What Are the Rights of Someone Accused of a Title IX Violation?
Being accused of a Title IX violation can be devastating in and of itself. Despite certain social ramifications that may come with accusations levied against you, you have rights that protect you against unfair treatment by a public institution or the legal system.
Before we discuss how one is protected as an accused individual, let’s briefly go over what a Title IX violation is. Title IX refers to a federal law that essentially prohibits sex discrimination at any institution that accepts federal funding. This can include K-12 schools and universities, and may even apply to private schools and universities if they accept federal funding of any kind.
Title IX is often associated with making sure an institution offers equal opportunities for members of both sexes to participate in athletics programs, but its implications go far deeper than that. Because Title IX bans sex discrimination, it also applies to other forms of sex discrimination including sexual assault, sexual harassment, domestic or dating violence, and other such behavior.
If someone is accused of anything that may be construed as sex discrimination, it may result in a Title IX investigation. That said, if you or someone you love is accused, they still have several important rights.
The Rights of the Accused
There are several important rights that the accused party has in a Title IX matter:
- The right to choose and retain an advisor. This individual can be at the side of the accused throughout the Title IX process, including any and all meetings with investigators and any hearings that take place.
- The right to be promptly notified of any accusations involving a Title IX violation.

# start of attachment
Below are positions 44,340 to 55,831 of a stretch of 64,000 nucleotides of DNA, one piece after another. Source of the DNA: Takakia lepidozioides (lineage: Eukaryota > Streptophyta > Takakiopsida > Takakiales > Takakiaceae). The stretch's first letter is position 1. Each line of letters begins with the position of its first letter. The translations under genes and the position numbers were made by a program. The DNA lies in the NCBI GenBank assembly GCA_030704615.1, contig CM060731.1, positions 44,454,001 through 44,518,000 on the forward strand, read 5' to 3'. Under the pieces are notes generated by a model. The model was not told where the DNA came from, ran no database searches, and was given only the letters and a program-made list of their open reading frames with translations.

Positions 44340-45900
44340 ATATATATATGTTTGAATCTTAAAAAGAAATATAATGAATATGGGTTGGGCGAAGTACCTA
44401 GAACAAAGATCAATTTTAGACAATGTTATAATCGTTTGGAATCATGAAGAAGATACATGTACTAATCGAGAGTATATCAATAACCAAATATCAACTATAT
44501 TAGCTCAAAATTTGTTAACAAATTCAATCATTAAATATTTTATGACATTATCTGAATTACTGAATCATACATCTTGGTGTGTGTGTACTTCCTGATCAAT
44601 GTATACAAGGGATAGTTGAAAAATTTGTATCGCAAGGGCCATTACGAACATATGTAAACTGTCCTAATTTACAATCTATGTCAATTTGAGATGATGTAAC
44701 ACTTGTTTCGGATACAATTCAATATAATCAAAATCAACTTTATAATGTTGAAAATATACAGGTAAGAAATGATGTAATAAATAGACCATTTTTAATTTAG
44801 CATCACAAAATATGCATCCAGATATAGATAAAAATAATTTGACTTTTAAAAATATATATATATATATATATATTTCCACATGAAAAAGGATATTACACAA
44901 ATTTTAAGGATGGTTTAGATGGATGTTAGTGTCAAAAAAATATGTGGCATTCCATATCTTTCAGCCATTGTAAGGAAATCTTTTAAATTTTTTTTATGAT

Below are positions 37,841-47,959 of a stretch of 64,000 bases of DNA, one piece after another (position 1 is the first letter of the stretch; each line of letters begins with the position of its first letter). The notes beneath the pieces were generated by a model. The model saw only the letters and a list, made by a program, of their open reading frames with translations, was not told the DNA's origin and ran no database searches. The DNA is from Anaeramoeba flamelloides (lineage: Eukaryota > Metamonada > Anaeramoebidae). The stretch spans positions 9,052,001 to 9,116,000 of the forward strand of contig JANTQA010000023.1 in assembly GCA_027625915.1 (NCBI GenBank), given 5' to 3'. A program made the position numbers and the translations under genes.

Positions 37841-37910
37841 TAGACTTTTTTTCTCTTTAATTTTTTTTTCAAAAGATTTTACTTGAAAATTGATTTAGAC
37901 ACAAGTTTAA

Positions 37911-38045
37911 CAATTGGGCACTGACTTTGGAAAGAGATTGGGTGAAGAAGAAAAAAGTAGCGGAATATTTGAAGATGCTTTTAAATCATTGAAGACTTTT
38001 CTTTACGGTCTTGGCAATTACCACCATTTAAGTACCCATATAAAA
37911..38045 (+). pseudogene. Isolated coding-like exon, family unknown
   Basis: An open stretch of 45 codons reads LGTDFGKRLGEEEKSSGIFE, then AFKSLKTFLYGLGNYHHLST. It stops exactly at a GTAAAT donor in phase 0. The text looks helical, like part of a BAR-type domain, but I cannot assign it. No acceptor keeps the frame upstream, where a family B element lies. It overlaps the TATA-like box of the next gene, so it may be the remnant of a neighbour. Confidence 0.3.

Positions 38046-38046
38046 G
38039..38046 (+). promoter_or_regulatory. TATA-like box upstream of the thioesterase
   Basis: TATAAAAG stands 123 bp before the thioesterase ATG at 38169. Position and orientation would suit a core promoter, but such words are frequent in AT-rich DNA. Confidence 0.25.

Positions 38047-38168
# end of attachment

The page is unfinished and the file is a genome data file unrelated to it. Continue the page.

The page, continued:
- The right to a prompt, impartial, and equitable investigation.
- The right to be treated with dignity and respect throughout the process.
- The right to privacy and confidentiality as permitted by law. This can include advance notice of information slated for public release.
- The right to present evidence and witnesses in defense of the accused party. Such evidence can include text messages, emails, photos, social media posts, and other electronic evidence.
- The accused and his or her advisor have the right to review the report compiled by the investigator before it’s finalized. Changes can be requested if any inaccuracies or errors are found.
- The right to appeal any findings or sanctions issued in favor of the complainant.
Were Your Rights Violated?
If you were accused in a Title IX investigation and believe your rights were violated during the process, get in touch with Parisi, Coan & Saccocio, PLLC for legal assistance. We may be able to offer legal advice and services to help you mitigate the consequences of a decision issued against you if your rights were violated by those involved in the Title IX investigation and administration process.
For more information, contact Parisi, Coan & Saccocio, PLLC online or by calling (737) 200-2332.